International Maritime Summit on Crew Changes - Never has the spirit of cooperation been more important than it is now

Jul 10, 2020

During the International Maritime Summit on Crew Changes hosted by the UK yesterday, government representatives from 12 countries express their appreciation to seafarers and pledge to urgently resolve issues that have arisen due to the COVID-19 pandemic and crew changes. The Summit was attended by government representatives of  Indonesia, Philippines, Denmark, Germany, Greece, Indonesia, Netherlands, Norway, Philippines, Saudi Arabia, Singapore, UAE, UK and US. The event, discussed the exchange of crew policies in international shipping during the Covid-19 pandemic to ensure seafarers affected by the pandemic can change and be safely repatriated home.

Addressing all IMO members  Kitack Lim, IMO Secretary-General said “It is time to act for seafarers. Safe ship operations and crew wellbeing should not be compromised. The humanitarian crisis seafarers face has implications for all of us, for the world economy and for the safety of life at sea and the environment. I have spoken many times of our "voyage together". Never has the spirit of cooperation and collaboration been more important than it is now.

The joint statement says that seafarers duty cannot continue to be extended and need to be kept to a duration of less than 12 months, as set out by the Maritime Labour Convention (MLC) 2006, as amended – the global shipping industry estimates that, since March 2020, only about 25% of normal crew changes have taken place; apart from the humanitarian and crew welfare concerns, and issues of regulatory compliance, there is an increasing risk that fatigue and mental health issues could lead to serious maritime accidents.

The signatory governments issued a joint statement calling on all IMO member to:

1.Encourage all International Maritime Organization (IMO) states to designate seafarers as “key workers” providing an essential service, to facilitate a safe and unhindered movement for embarking or disembarking a vessel.

2.Consider the legal possibilities for accepting internationally recognised documentation, such as International Convention on Standards of Training, Certification and Watchkeeping for Seafarers certificate, the International Labour Organization (ILO) Seafarers’ Identity Document (ILO 185) and a letter by the seafarers’ company, carried by seafarers as evidence of their status as key workers, and purpose of their travel and movement for crew changes.

3.Engage, nationally, multilaterally and bilaterally, in discussions about implementation, to the maximum extent possible, as appropriate to the circumstances that may prevail nationally or locally, of the recommended framework of protocols for ensuring safe ship crew changes and travel during the coronavirus (COVID-19) pandemic, circulated to IMO member states as Circular Letter No.4204/Add.14 on 5 May 2020.

4.Review, working in conjunction with our health, immigration and other relevant ministries, agencies and authorities, the necessity of any restrictions that may continue to apply, at national and/or local level, to the movement and travel of seafarers for the purpose of conducting ships’ crew changes. This includes the possibility of allowing exemptions from quarantine or similar restrictions in accordance with relevant international rules or health regulatory guidelines.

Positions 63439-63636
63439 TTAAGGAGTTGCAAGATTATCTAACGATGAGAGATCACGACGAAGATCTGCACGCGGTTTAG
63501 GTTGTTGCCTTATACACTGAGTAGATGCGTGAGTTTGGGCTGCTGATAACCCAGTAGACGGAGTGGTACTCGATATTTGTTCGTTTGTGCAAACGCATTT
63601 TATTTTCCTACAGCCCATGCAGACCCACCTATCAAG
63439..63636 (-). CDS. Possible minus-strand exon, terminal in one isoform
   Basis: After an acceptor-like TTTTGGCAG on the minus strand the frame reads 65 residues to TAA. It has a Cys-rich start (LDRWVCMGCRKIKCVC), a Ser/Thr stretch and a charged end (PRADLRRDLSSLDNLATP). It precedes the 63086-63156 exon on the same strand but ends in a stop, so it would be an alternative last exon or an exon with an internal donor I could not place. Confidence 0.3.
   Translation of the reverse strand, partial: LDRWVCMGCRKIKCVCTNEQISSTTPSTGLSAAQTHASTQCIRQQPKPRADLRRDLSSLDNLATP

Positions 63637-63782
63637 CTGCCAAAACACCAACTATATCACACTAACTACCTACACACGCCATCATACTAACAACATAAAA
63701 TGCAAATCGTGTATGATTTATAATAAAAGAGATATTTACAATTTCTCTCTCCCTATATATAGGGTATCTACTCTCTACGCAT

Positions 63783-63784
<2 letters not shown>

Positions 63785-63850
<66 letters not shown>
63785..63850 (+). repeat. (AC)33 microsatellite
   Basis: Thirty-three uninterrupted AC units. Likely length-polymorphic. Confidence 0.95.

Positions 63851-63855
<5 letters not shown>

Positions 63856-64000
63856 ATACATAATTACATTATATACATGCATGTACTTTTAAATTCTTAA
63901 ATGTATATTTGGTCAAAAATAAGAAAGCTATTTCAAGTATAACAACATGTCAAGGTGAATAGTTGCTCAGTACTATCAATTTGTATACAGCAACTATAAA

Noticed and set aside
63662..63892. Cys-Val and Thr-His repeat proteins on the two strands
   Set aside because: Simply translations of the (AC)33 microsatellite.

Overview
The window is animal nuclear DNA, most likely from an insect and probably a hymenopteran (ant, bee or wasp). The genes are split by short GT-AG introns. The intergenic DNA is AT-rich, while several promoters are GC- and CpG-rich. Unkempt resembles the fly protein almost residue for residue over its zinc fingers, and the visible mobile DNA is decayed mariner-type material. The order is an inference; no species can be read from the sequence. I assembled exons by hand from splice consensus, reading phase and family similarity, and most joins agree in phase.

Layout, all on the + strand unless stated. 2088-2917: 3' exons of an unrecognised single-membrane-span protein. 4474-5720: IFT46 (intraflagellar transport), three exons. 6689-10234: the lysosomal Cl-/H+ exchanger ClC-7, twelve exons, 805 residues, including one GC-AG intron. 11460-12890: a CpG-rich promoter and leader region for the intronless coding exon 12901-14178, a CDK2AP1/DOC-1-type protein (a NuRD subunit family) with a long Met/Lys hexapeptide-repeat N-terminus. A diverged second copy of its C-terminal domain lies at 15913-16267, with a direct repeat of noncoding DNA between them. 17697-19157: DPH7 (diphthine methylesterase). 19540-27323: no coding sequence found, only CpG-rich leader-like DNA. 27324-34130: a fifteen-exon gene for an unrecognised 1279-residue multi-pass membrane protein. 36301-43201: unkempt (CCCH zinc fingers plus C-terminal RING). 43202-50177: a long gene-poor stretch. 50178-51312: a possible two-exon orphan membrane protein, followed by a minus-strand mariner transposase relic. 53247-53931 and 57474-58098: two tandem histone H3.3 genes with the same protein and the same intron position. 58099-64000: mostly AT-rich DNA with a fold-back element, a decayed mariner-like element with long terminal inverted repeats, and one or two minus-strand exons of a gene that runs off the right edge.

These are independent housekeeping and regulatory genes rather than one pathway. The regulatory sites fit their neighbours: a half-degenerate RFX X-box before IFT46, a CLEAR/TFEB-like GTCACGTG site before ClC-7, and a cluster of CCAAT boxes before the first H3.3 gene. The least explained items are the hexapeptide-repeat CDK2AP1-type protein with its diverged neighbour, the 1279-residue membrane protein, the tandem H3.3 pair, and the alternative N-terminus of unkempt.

5.Consider, in liaison with our relevant ministries and authorities, including those responsible for immigration, temporary measures including (where possible under relevant law) the possibility of waivers, exemptions or other relaxations from any visa or documentary requirements that might normally apply to seafarers.

6.Explore, in cooperation with the International Civil Aviation Organization and the aviation industry, ways of increasing access, as soon as possible, to commercial flights to and from the principal countries of origin of seafarers and the airports in reasonable proximity to those seaports where crew changes are effected.

7.Urge all IMO members to take any necessary measures, within their area of jurisdiction, to ensure seafarers affected by the COVID-19 pandemic enjoy safe crew changes as well as repatriation to their home countries or to their place of ordinary residence.

The Summit demonstrates the critical need to prioritise the continued functioning of global supply chains to ensure the resilience of the world economies, and the importance of facilitating the safe and efficient operation of the maritime transportation system, which moves over 80% of global trade. 

“Together with our industry partners and colleagues in the World Health Organization, and other UN agencies, like ICAO, ILO, UNCTAD, WTO, IMO has been developing and issuing practical advice and guidance on a variety of technical and operational matters to facilitate international trade, coordinate responses and facilitate crew changes.

The wide-ranging protocols contain recommendations to maritime administrations and other relevant national authorities, such as health, customs, immigration, border control, seaport and civil aviation authorities. They address the roles of shipping companies, agents and representatives, crewing agencies and the individual seafarers themselves, and also extend to seaports, airports and airlines involved in travel operations for ship crew changes.” Said Kitack Lim, International Maritime Organization Secretary-General.